Retirement’s Biggest Risks Come after You Reach the Summit
You’ve climbed the saving mountain, but the danger is just beginning. Here’s how to trek to long-term income security.
I love a good metaphor.
That three-legged stool of retirement planning that old-timers so often refer to? Good stuff.
Sure, with pensions disappearing, Social Security getting wobblier every year and personal savings often coming up short, that stool is a bit shakier these days. Still, the image makes a point.
And who can resist a sports metaphor? My favorite is the retirement red zone – when you’re close to the goal line and every move counts, you and your team must work even harder to protect your money.
But the best way I know of to describe the challenges we all face in retirement planning is to compare it to climbing Mount Everest ... and then getting back down.
Many men and women have imagined scaling that mountain and how it would feel to reach the peak: the glow, the glory, the sense of satisfaction you’d have accomplishing such a goal.
It’s interesting, though, that people always picture themselves on their way up the mountain, and at the top, but not necessarily on the trip down. And that’s where most people get hurt or lose their lives.
Accumulation is the easy part
It’s not so very different from working and saving for retirement. We all picture that day when we’ll have stashed away enough money to call it quits. Some of us get really good at the accumulation stage – the journey up that retirement mountain. But we’re not necessarily prepared for what comes after that: making the money last for the rest of our lives.
That’s the concern I hear most often from the people I meet through my workshops or in my office. They worry – rightly so – that they’ll outlive their savings.
A retirement lesson from Everest
The concept of summiting and descending Mount Everest can teach us a lot: The strategies you use to get to the top will not be the same ones that will get you down safely.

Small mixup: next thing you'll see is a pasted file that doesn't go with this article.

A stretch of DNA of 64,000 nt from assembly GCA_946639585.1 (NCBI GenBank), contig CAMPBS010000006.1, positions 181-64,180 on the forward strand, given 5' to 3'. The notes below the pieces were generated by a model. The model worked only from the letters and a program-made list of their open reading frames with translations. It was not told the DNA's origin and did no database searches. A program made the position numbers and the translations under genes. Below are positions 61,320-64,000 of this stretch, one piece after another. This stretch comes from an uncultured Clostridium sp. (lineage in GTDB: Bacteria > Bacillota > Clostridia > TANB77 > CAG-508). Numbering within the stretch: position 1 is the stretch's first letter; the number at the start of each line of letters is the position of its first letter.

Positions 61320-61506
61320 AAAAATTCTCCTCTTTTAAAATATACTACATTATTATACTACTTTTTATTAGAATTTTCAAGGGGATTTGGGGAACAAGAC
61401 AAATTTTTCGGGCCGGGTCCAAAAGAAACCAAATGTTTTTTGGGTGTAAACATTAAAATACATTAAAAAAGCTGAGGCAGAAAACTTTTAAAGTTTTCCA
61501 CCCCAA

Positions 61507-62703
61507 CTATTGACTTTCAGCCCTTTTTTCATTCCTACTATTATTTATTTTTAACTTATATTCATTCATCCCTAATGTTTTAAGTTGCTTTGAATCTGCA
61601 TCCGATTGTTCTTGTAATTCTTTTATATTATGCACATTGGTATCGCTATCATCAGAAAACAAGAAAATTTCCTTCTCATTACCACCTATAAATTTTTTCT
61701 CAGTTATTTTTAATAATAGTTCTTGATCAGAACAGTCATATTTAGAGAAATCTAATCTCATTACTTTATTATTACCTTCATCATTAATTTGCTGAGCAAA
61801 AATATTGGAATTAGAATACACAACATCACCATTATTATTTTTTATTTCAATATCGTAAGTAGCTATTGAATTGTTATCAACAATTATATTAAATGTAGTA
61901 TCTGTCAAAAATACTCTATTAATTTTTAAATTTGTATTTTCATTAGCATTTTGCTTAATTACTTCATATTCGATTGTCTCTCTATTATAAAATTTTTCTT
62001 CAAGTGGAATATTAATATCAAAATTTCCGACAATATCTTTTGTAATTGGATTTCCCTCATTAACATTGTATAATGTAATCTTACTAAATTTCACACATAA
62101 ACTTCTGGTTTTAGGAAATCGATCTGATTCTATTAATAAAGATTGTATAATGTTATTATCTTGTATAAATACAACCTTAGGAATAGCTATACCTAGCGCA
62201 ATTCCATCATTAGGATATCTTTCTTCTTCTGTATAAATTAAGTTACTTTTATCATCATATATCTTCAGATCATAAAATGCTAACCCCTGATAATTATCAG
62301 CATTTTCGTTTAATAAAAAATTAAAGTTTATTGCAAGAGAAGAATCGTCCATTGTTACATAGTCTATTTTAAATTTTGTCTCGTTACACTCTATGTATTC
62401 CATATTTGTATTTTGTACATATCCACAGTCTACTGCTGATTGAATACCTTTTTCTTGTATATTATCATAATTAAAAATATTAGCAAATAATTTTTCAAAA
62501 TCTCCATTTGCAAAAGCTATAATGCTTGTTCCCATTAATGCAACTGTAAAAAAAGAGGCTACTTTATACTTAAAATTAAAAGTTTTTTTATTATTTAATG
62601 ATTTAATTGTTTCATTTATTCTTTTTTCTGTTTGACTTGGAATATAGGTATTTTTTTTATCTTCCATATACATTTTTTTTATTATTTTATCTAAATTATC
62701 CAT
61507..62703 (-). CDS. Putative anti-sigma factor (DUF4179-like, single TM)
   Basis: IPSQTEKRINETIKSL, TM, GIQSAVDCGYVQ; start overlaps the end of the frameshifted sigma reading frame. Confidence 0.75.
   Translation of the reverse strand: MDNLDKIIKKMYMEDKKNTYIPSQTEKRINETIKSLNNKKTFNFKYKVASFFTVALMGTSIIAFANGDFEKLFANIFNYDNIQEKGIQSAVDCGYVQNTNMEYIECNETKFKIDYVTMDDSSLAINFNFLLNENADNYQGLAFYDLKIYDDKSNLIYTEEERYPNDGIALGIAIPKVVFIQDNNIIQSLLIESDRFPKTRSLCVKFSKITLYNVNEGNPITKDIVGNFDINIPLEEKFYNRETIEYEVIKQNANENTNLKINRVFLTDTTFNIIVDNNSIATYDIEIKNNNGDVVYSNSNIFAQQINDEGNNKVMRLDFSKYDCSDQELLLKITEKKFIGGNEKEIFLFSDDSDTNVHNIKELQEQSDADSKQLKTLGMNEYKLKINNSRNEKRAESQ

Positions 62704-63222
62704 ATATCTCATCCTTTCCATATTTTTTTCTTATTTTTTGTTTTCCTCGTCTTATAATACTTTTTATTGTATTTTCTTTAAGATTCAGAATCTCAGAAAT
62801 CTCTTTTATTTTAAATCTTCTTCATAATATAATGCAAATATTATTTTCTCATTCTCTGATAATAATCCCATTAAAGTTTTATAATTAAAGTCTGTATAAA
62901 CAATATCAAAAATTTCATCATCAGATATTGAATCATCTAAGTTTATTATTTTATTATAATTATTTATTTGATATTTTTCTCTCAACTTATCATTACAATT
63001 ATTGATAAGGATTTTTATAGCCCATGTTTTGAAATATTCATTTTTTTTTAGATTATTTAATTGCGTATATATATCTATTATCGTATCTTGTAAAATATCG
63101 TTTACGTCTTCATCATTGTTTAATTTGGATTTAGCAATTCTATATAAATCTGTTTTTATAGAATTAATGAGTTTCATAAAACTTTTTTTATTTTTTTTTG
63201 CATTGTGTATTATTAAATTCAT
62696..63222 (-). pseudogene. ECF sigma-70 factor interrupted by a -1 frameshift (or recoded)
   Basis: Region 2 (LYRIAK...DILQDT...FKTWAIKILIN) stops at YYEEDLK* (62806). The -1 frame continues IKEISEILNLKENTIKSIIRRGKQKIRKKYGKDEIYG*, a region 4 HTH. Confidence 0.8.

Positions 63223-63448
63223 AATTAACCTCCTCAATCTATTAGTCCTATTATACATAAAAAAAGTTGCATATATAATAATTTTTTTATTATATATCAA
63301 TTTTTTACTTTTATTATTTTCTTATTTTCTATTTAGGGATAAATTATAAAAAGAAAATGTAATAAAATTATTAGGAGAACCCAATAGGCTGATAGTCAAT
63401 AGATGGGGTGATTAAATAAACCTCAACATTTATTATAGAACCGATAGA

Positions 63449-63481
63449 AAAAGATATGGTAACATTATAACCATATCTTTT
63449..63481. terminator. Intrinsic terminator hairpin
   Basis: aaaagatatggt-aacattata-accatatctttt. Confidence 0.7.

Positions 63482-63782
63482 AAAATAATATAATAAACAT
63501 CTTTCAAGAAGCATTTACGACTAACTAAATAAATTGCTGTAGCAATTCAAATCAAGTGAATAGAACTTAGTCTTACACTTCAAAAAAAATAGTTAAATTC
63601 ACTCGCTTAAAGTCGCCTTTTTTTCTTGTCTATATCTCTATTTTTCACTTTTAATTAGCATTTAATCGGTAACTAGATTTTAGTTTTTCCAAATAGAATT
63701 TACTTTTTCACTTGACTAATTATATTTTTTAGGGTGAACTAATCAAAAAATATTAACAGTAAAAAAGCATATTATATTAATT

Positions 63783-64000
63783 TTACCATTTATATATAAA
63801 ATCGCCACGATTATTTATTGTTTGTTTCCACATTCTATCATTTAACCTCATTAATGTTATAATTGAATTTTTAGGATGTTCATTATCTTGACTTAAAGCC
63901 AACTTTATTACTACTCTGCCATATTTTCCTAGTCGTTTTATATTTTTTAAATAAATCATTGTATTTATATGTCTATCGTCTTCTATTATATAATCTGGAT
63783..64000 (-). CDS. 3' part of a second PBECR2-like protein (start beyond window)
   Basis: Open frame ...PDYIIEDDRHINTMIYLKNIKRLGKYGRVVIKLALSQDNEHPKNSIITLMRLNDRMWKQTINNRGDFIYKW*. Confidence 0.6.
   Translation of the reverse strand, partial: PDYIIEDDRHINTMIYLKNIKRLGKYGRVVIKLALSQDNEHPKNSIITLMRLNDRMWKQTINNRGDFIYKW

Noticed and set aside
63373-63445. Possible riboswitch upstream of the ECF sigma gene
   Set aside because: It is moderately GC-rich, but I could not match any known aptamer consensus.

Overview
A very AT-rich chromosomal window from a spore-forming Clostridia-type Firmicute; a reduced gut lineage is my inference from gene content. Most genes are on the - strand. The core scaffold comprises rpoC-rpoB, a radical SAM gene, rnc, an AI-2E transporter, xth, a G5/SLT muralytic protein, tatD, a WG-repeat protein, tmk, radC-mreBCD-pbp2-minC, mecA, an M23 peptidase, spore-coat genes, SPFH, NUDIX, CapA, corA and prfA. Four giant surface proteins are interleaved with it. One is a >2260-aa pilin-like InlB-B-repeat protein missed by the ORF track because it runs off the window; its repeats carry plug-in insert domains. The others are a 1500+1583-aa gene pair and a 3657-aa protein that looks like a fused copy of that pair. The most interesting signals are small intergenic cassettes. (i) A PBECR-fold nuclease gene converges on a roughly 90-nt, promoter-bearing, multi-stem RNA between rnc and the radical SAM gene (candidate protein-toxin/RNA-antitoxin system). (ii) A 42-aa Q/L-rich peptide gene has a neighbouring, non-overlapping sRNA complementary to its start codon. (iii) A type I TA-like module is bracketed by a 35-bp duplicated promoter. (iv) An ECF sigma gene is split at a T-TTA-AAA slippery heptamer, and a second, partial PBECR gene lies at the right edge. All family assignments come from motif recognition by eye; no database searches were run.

The main goal for mountain climbing is “Don’t lose your life.” The mantra for your retirement journey should be “Don’t lose your money.”
That seems obvious, but it’s amazing how much risk pre-retirees – people who are just five to seven years away from their goal retirement age – will keep in their portfolio.
Clearly, you can’t climb a mountain without risk – and you can’t beat inflation without the chance of losing some money. These days, even the savings instruments with the least amount of risk - such as certificates of deposit or 13-week Treasury bills, for example – may, in a sense, lose money as they could lose purchasing power due to higher rates of inflation than the net return on these savings instruments. You’re just getting poorer more slowly. Which leads many to jump to what I call risk-reward investments – marketable securities, such as stocks, bonds, gold, traded real estate trusts, mutual funds, etc.
This kind of investing certainly gives you the opportunity to create enough long-term growth to beat inflation. However, there can be wild, cyclical swings in the market (as we saw in 2000 through 2002, and again in 2008). The markets are up right now, but if we go into another market correction, these investors are going to be in the precarious situation of potentially losing a significant portion of their savings.
Balancing risk and reward
But there is a middle-ground financial vehicle, where you can mitigate risk and still come out OK. For instance, fixed index annuities can provide protection of your principal from market volatility while still allowing for potential gains based on market performance.
If you build your portfolio on a solid foundation of safe and liquid assets, a firm middle ground of these linked assets and a percentage of risk/reward investments that is based on the rule of 100 (100 minus your age), you should have a retirement income plan that can help you work toward your retirement goals.
The point is to focus on your retirement income, not just your net worth. If you’re only looking at your statement balances, you could be missing a big part of the picture. It doesn’t matter how much you have saved on any given day – it only counts if you’ll have that money when you need it.
Think of your financial professional as a Sherpa. You need someone to get you up the retirement mountain – accumulating money. But you’ll also need help during the preservation and distribution phase of your journey that is just as important.
A trusted financial professional can help get you there.
Kim Franke-Folstad contributed to this article
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